April 26, 2007
Gerken's Book Asks, "What Good is Legislative History?"
What Good is Legislative History?
Justice Scalia in the Federal Courts of Appeals
By Joseph L. Gerken, Reference Librarian University at Buffalo Law Library
1 volume | 376 pp | $82.00
ISBN: 0-8377-3232-8 | ISBN 13: 978-0-8377-3232-9
William S. Hein & Co., 2007
Book Description: From his opening sentence ("Justice Antonin Scalia hates legislative history") and analysis of more than 250 Circuit Court decisions referencing Justice Scalia's criticism of legislative history, Gerken weaves the web of Justice Scalia's influence on the judicial system with his approach to statutory interpretation (today known as "Textualism") in which Scalia believes courts should focus on the text of a law, and not on extrinsic sources, which are as likely to mislead as to enlighten.
In opinion after opinion Gerken points to Justice Scalia's castigation of his colleagues and practitioners for relying on material that he considers misleading and unreliable as a basis for interpreting statutes. While his opinions and writings in secondary sources have drawn a good deal of attention, Scalia's approach to statutory interpretation has spawned a new generation of Textualist judges throughout the Federal Courts of Appeals, with Scalia being the "lighting rod" for what many consider to be an ultra-conservative movement.
Inasmuch as Scalia has had an impact in many areas of the Court system, however, his beliefs have not been accepted at the highest level of our Judiciary - the U.S. Supreme Court. In decision after decision the Court has turned to legislative history when such sources are deemed relevant, while Scalia's criticism of legislative history is almost always expressed in concurring or dissenting opinions.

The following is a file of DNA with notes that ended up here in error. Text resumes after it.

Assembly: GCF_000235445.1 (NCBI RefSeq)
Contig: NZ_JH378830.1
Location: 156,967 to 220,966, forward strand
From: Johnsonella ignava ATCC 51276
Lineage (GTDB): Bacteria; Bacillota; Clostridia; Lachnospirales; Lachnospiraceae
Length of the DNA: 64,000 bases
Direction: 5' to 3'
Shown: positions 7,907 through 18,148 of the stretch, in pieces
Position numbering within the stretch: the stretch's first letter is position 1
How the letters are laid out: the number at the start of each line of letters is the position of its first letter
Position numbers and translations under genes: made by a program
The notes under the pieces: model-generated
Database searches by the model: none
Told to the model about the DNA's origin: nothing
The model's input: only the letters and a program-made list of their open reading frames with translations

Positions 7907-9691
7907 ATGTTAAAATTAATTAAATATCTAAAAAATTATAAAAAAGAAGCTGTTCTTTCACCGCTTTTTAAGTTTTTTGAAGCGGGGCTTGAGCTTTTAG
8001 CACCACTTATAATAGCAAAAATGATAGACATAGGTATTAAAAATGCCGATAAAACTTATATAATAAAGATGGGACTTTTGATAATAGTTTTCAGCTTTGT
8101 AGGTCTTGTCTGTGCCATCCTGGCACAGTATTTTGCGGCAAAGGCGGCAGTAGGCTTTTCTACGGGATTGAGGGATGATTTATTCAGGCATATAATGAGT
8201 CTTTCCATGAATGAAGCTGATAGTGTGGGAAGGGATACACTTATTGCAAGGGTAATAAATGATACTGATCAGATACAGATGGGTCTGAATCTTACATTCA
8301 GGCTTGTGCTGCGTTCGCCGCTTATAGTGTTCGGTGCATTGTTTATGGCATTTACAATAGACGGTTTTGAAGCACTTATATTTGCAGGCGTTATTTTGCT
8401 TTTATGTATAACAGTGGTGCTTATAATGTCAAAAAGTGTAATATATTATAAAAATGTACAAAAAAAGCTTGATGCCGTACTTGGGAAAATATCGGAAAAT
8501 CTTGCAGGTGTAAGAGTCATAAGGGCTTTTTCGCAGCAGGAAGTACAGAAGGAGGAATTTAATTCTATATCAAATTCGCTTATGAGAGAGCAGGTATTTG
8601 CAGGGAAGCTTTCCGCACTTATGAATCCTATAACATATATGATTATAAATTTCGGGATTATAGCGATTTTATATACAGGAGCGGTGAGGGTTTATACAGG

Of course, this raises the ultimate question, which Gerken aims to explain throughout this work: What do Federal Courts of Appeals judges do when presented with legislative history in support of a statutory argument? On the one hand, courts follow precedent and they look to majority and not minority opinions to define that precedent. One would therefore expect lower courts to reject Scalia's viewpoint. On the other hand, given the attention he has drawn and the recent judicial appointments under the Bush Administration, it would not be surprising if judges adopted his Textualist approach simply because they agree with his ideas.
In addition to the main focus of the work, Gerken also includes chapters explaining the history of legislative history as well as the evolution of the Supreme Court's attitude toward legislative history.
Gerken's work is an invaluable contribution to scholarly research on our judiciary, and should be among the Constitutional Law holdings of almost all libraries.
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